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Driving at speed in the wrong direction

By Richard Eckersley - posted Monday, 25 June 2007


The Government’s crowing over the latest good economic numbers also contains a surprising admission: we have an economy that is so finely balanced, so unstable, that one misstep would spell disaster.

“One missed cue, one misfire on industrial relations, will set off inflation and bring all this to an end,” the Treasurer, Peter Costello said recently. If we accept he really believes this, and is not just scaremongering, it is surely extraordinary that the government admits to having built an economic house of cards so fragile that the smallest breeze of adversity would bring it crashing down.

The government’s admission highlights the folly of focusing so single-mindedly on increasing our standard of living through economic growth, rather than on the broader goal of improving quality of life.

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The Prime Minister’s recent speeches are a good illustration of the failure by government to recognise how profoundly the world has changed, and so how fundamentally we need to change the stories we tell to make sense and meaning of the world and our lives. Most politicians and political and economic commentators are similarly blind.

The government’s vision, with its mantra about economic growth, prosperity and jobs, is flawed in its ignorance of two crucial lines of evidence: that current economic strategies are reducing quality of life; and that we may be drifting towards global calamity.

Howard repeatedly claims that the best thing the government can do for Australian families is to provide jobs. He and his ministers have made it clear time and again that the government will do nothing that jeopardises jobs. However, an economy that can provide sufficient work only at the price of reducing people’s quality of life and threatening our future is the wrong economy. (And Costello is now even warning we could run out of workers!)

My GP commented recently of medicine: “Before we just tried to keep people alive; now people are staying alive, but they’re not very happy.” Similarly, governments might well say: “Before we just tried to make people richer; now they are rich, but they’re not very happy.” Instead of asking what this means, governments remain focused on making us richer still.

Even the Economist acknowledges this fallacy of wealth. Long a champion of free markets and economic growth, it admitted a year ago that “it’s high time economists looked at more than just GDP”. A few months ago, it added that while capitalism can make a society rich and free, “don’t ask it to make you happy as well”. The OECD now has a major, long-term project under way to address the question: how can society better measure its progress or its failings?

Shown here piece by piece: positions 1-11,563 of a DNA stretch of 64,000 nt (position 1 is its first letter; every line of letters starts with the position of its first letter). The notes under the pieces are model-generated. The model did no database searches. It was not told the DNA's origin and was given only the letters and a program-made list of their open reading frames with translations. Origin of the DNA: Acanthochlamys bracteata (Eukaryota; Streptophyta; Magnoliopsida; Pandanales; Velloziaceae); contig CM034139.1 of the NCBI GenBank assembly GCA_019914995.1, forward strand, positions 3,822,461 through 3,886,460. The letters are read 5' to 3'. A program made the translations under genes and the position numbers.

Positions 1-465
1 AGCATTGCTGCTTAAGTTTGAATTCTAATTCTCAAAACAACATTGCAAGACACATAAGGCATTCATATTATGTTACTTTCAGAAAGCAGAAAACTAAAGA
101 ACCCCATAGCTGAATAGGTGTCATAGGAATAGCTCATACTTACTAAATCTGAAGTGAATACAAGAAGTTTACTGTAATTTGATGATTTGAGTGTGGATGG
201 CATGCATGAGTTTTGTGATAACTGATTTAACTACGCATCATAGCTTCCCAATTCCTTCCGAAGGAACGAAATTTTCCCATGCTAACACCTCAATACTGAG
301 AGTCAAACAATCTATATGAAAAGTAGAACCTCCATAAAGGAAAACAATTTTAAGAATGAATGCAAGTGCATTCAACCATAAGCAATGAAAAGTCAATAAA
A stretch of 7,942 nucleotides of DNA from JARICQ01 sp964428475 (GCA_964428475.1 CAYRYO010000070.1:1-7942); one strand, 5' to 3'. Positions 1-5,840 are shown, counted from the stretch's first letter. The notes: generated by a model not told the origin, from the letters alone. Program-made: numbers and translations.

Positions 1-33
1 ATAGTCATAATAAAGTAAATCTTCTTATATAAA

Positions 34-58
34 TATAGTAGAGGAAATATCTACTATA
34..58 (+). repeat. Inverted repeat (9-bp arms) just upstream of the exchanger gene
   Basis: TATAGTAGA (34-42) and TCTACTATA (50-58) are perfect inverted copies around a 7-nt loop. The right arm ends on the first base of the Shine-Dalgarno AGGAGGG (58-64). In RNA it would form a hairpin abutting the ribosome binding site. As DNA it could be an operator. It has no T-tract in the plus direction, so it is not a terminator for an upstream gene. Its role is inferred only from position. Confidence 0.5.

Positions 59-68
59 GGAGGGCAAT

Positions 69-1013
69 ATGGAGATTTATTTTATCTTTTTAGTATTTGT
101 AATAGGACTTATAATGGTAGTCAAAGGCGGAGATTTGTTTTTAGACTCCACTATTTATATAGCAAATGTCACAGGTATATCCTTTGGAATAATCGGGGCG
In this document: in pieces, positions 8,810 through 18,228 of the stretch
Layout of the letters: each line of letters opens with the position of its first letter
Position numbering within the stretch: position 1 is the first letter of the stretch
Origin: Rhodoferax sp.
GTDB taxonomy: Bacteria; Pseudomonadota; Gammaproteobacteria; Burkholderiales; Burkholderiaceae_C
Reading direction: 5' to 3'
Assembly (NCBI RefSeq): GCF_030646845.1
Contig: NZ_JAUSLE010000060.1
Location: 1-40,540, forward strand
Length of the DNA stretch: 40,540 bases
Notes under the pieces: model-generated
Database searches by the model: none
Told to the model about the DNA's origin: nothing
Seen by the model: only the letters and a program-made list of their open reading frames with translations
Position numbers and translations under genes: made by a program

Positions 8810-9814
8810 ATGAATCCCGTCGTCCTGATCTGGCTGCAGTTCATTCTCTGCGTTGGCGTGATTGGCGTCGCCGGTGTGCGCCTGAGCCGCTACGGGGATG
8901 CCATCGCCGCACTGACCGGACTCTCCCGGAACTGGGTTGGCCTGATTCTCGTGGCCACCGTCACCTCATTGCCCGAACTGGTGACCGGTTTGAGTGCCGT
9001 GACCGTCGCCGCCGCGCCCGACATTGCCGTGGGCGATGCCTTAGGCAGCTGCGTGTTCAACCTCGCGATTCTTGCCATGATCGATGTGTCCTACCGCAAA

Governments seem unable to grasp that we live in a post-materialist age. Prosperity isn’t enough anymore. Costs to quality of life can no longer be regarded as unfortunate side-effects of a model of progress whose effects remain largely beneficial. Instead they need to be seen as a direct and fundamental consequence of how we currently define and pursue progress.

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The price of progress is apparent in a succession of reports published this year:

  • the joint Jesuit and Catholic Social Services report, Dropping off the edge, noted the deepening geographic concentration of disadvantage in Australia;
  • the Human Rights and Equal Opportunity Commission report, It’s about time, found that many Australians were not living the lives they wanted and felt pressured and stressed;
  • a study by Sydney University’s Workplace Relations Centre shows that many Australian workers yearn for the good old days of the standard 9-to-5, five-day, working week;
  • the Office for Women’s Women in Australia 2007 (PDF 1.5MB)report showed women today were working and earning more than a decade ago, but were also getting fatter, drinking more heavily, and suffering more cancer, diabetes and mental health problems;
  • a large national survey of depression by Beyondblue and Beaton Consulting has found many professionals, especially lawyers and accountants, have rates of depression well above the national average; those aged under 30 have the highest rates and are most likely to self-medicate with drugs and alcohol; and
  • a study by Australia 21, a public-interest research company, and the Australian Youth Research Centre at Melbourne University has revealed the extent to which young people’s optimism about Australia’s and the world’s future has fallen over the past decade and the gap between the “official”, or orthodox, future political leaders promise and the future they want has widened.

Behind young people’s concerns (shared by older Australians) lies a real and increasing possibility that global warming, resource depletion (including peak oil), the growing world population, disease pandemics, and the geopolitical tensions, economic instability and social upheaval they generate, will coalesce to create a nightmare future for humanity this century.

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First published in The Canberra Times on June 14, 2007.



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About the Author

Richard Eckersley is an independent researcher. His work explores progress and wellbeing.

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